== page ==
Ventilation ???

Discussion in 'Coop & Run - Design, Construction, & Maintenance' started by nuttyredhead, Jul 22, 2010.

  1. nuttyredhead

    nuttyredhead Chillin' With My Peeps

    May 3, 2010
    Southern NH
    So here is my Coop. It is the back section of the shed, 8ft X 16ft. Right now we have the door open all day and the window is open all the time (with hardware cloth on the inside). My husband and I keep going back and forth on the ventilation issue.... he was thinking of of putting some sort of a ceiling vent in as well as 2 or 3 vents on the front (the door side). The window is set that we can leave it open just a few inches for ventiltion in the cooler months. We cannot put a vent on the back wall, there is a 3 foot closet in the shed for my chicken supplies!

    Will this be enough? I have seen these exhaust fans that i was thinking of for the ceiling vent, would that be better??

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  2. MakNugget

    MakNugget Chillin' With My Peeps

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    May 31, 2010
    Portland, OR
    It would help knowing how many chickens you will have living in the coop.

    In a structure that size, it is probably advisable to have some roof vents that will allow for air to circulate out, especially during the hotter days in a way where cooler air can enter (window/vents) from below and exit out the top. If you're keeping quite a few chickens in there, a forced air vent wouldn't hurt either.

    The general consensus that i have read is to have more ventilation than originally planned. The intention of the vent isn't just to get fresh air in, but to get potentially problematic gases (ammonia) to escape.
     
  3. downhome

    downhome Out Of The Brooder

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    Mar 20, 2009
    genesse county, MI
    moisture is a big problem too. ammonia only if you only clean once in a while.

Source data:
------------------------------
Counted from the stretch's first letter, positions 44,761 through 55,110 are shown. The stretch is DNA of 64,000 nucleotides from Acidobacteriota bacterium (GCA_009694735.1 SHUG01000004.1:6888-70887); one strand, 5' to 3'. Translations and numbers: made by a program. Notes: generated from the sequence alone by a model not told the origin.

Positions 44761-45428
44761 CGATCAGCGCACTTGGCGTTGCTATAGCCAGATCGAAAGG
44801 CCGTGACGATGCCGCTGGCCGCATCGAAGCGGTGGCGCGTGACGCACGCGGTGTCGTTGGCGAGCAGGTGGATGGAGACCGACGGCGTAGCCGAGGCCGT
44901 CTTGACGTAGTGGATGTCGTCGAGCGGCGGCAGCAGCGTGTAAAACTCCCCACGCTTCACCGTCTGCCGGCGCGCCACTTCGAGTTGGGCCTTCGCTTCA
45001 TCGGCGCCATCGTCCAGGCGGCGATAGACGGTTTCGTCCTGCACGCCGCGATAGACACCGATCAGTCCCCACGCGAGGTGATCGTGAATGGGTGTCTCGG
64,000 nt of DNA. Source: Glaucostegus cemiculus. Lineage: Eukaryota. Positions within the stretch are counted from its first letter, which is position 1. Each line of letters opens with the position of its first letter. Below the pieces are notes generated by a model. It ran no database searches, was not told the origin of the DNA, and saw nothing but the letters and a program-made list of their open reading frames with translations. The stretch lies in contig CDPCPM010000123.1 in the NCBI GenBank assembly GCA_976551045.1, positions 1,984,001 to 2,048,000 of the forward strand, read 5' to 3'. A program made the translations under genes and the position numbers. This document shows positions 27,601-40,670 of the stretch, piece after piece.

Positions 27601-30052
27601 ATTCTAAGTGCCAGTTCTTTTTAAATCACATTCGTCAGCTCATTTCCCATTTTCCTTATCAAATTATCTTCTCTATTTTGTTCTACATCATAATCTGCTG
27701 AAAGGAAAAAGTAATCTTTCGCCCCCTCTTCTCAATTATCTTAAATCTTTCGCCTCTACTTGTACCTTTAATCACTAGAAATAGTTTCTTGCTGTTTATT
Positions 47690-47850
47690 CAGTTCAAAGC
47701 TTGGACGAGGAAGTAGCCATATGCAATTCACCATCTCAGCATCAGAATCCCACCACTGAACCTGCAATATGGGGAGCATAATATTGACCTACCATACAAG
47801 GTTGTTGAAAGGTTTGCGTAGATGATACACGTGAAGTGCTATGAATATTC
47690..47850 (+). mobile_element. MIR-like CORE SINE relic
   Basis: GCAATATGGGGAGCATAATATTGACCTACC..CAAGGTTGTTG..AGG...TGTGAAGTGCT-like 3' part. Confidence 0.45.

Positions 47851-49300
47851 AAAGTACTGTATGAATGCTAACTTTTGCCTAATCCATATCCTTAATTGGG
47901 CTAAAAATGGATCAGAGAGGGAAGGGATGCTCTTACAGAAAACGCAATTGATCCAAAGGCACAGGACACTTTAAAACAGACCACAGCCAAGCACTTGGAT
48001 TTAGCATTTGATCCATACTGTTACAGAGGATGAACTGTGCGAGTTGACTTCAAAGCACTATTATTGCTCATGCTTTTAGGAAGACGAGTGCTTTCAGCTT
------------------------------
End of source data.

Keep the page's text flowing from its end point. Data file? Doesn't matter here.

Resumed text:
mine is pretty common in design a sloping roof, my vent is located on the south side wind normaly comes from the north here, it runs the whole length of the front of the building wich is the tall side. its is at the highest point of the building. can be open and shut. and my pop door is directly below it. I think that helps to limit draft. the roosting area is basicly a dead end nowhere for the wind/draft to go so it cycles through the two openings. and as you know warm air rises. so thats my logic.

    so basicly what im saying is locate the vent as high as you can and make it as large as you can. also locate it as close to where your air will be infiltrating.

    I say skip the fan, lots of dander and dust in a coop.
     
  4. joebryant

    joebryant Overrun With Chickens

    I'd put in a ridge vent all across the top. I'd also put large vents on both ends at the highest point. In my 24- x 50-foot barn's 12- x 24-foot coop section, I have two ceiling fans going all summer, a ridge vent, and a 2' x 24' vent made of 1/2-inch hardware cloth at the top that opens to the rest of the barn's interior.
     
  5. patandchickens

    patandchickens Flock Mistress

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    Apr 20, 2007
    Ontario, Canada
    Are you planning firmly on sticking with just the 12 chickens or do you think you might get more in future? And, is the COOP 8x16, or is that the size of the whole BUILDING and the coop is a fraction of that?

    Without yet knowing the answers to that, I would say that most likely you need a good deal more ventilation than you have, though. And more "winter-worthy" ventilation -- you want your wintertime ventilation to be at the TOPS of the walls, not halfway down like a cracked window would be. (Ventilation high up gives you more moisture removal per am't of air exchange)

    WIthout knowing more about #s I am not going to make specific suggestions, but specific suggestions would likely be in the realm of a goodly number of square feet more vent area, not the size of premade vent covers sold at Home Depot; and I would not suggest a ridge vent, as being too annoying to retrofit and not giving you *much* bang for your buck and also it sounds like you have an internal drop ceiling which would further reduce the value of a ridge vent.

    Pat
     

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